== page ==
Wednesday, April 11, 2012

How Did Paraguay Get So Rich?

Getting back to Paraguay and López and Lynch…

In the Nineteenth Century, Paraguay was extremely wealthy. It had the first railroad and the first telegraph in South America. It had an armaments factory designed and run by English engineers. Its neighbors feared its strength and envied the powerhouse of its monopoly on a substance that was in enormous demand, the sale of which poured wealth into the country. Not gold mines, nor silver, nor precious gems. Paraguay’s wealth derived from a tea—yerba mate.

Until the War of the Triple Alliance or the Paraguayan War, 1865-1870—López and Lynch’s time, Paraguay was the only
place where Ilex paraguareiensis grew. The shrub or small tree bears leaves that once dried and steeped in hot water produces an elixir that was drunk by Paraguay’s indigenous Guaraní people before the Spanish arrived in the sixteenth century. By the mid-17th century, its popularity had spread to Argentina, Chile, Bolivia, and Peru. And to Europe and the Middle East. There may have been an awful lot of coffee in Brazil, but its citizens drank more yerba mate. It was at that point that the Jesuits domesticated the plant and began to grow it on their Indian reductions.

[Interruption for a commercial: If you haven’t seen the movie The Mission, I urge you to—it is gorgeous, with great performances by Jeremy Irons and Robert De Niro and splendid music by Ennio Morricone. And now back to our story.]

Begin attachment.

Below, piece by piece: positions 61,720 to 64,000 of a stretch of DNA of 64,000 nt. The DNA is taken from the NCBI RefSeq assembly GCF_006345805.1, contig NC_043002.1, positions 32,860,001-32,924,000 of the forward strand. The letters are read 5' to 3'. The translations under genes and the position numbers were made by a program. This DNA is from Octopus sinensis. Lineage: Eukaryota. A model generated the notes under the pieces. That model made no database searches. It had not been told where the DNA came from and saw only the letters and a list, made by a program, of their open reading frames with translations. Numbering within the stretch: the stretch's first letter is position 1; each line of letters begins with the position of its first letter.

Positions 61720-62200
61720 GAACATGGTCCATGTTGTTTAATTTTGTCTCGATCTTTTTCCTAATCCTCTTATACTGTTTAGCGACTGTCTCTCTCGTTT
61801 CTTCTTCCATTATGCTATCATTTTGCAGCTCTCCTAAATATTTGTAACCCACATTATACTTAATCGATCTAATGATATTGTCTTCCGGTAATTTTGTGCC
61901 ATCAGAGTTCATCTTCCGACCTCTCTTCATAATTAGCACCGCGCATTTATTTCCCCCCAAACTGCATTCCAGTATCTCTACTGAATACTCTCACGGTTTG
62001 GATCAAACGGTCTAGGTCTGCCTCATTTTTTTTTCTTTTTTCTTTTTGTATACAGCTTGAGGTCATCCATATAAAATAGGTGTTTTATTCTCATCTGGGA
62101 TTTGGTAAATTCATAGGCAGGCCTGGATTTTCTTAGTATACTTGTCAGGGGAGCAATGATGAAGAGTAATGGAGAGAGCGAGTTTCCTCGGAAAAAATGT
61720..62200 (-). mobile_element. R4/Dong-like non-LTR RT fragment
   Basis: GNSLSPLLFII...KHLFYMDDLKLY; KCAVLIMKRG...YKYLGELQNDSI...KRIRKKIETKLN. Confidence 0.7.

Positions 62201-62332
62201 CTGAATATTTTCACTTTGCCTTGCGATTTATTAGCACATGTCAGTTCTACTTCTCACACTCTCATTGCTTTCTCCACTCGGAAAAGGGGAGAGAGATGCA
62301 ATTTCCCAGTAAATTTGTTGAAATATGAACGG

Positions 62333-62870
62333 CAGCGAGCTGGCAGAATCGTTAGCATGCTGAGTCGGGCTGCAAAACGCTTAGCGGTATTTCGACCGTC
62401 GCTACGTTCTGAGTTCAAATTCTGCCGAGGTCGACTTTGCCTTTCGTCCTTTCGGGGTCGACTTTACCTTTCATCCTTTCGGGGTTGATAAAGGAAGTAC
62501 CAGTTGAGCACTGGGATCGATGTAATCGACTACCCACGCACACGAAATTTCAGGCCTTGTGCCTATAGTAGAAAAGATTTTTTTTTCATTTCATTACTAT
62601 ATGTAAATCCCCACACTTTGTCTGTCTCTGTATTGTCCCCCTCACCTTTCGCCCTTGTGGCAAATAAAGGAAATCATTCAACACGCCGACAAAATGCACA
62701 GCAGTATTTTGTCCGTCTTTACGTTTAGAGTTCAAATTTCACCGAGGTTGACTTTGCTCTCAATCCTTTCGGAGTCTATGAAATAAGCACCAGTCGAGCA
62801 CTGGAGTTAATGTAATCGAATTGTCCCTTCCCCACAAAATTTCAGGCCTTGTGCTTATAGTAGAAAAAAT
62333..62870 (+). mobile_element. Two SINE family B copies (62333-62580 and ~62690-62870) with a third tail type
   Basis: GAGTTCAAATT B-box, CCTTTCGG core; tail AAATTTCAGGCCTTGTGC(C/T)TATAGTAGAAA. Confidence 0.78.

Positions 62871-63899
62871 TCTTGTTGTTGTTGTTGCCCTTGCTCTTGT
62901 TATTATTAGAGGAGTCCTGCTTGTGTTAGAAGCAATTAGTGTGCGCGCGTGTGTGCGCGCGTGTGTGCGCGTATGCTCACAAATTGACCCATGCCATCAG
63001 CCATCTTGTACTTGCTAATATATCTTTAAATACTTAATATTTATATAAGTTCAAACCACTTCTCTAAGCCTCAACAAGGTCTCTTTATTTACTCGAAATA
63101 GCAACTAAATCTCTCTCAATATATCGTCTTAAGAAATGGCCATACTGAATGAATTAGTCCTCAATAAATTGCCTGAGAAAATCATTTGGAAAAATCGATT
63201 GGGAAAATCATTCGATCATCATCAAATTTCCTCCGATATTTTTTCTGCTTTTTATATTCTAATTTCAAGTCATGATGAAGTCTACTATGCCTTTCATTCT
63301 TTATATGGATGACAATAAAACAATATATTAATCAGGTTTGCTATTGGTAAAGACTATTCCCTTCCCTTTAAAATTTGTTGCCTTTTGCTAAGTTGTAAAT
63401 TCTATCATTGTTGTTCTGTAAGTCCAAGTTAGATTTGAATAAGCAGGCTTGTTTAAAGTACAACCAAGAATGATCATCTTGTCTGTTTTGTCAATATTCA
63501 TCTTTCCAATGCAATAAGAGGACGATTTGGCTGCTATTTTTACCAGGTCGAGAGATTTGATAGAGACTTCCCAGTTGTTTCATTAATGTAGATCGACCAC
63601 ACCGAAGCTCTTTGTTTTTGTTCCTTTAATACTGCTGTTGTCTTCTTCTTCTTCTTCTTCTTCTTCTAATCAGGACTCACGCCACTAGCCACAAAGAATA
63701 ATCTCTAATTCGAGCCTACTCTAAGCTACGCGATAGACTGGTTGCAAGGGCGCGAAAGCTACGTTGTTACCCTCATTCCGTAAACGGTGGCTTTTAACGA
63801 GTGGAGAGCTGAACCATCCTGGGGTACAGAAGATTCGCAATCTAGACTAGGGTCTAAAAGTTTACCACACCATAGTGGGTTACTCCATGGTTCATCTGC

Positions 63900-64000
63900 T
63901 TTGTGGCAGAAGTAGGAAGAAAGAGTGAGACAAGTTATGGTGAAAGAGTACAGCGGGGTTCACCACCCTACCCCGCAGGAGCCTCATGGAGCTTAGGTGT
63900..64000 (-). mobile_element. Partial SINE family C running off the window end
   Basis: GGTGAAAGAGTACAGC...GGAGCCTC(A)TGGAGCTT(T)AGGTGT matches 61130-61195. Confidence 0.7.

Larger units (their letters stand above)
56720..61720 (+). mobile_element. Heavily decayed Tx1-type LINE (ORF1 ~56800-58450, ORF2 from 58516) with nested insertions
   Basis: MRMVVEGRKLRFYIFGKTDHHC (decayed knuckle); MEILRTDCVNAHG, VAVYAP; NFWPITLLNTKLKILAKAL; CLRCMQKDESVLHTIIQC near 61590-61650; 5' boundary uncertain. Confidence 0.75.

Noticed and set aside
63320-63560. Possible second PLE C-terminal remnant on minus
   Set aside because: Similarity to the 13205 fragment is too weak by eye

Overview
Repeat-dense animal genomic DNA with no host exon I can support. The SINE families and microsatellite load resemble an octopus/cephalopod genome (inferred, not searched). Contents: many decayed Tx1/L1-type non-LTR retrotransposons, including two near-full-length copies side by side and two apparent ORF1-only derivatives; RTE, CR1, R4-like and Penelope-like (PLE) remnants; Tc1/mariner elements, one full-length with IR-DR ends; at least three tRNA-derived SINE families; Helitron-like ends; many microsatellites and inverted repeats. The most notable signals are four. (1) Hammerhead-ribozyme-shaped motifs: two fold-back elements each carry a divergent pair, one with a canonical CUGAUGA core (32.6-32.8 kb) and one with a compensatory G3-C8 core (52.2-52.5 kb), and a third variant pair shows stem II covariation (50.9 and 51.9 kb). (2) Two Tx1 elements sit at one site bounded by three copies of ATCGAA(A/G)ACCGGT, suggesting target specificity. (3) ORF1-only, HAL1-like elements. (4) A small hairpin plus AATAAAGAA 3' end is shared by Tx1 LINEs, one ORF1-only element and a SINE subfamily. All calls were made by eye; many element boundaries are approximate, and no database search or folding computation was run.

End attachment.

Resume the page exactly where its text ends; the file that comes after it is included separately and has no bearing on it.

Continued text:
Yerba mate contains caffeine and other mild stimulants. It is traditionally drunk from a gourd through a silver straw called a bombilla. South Americans often get together with friends to drink a mate, which they pass around among them always clockwise. The tea is believed to have healthful and medicinal properties. Researchers are currently looking into its use as a cancer-fighting agent, particularly against colon cancer.

At the beginning of the War of the Triple Alliance, Paraguay had a monopoly on the product. More than defeating Paraguay, Brazil, Argentina, and Uruguay devastated the country. And then to keep it down for a hundred years, they took away most of its yerba mate producing territory. Now Paraguay is last among the countries that produce the product that made it rich 150 years ago.

Annamaria Alfieri


  1. What does yerba mate taste like, Patricia? Have you ever tried it, in your researches?

    1. Kate, I tasted it when I was in Paraguay. It tastes sort of grassy, like green tea. It is made with hot water. If the water is boiling, it comes out bitter. I put sugar in it in either case. When touring in Missiones and Iguasu, and all over Paraguay, we saw people with thermos bottles making mate on the spot in parking lots of tourist attractions. It is available in the States; in fact one of our local cafes serves it. But in a cup, not in a mate gourd.

  2. I would really like to try it, Pat.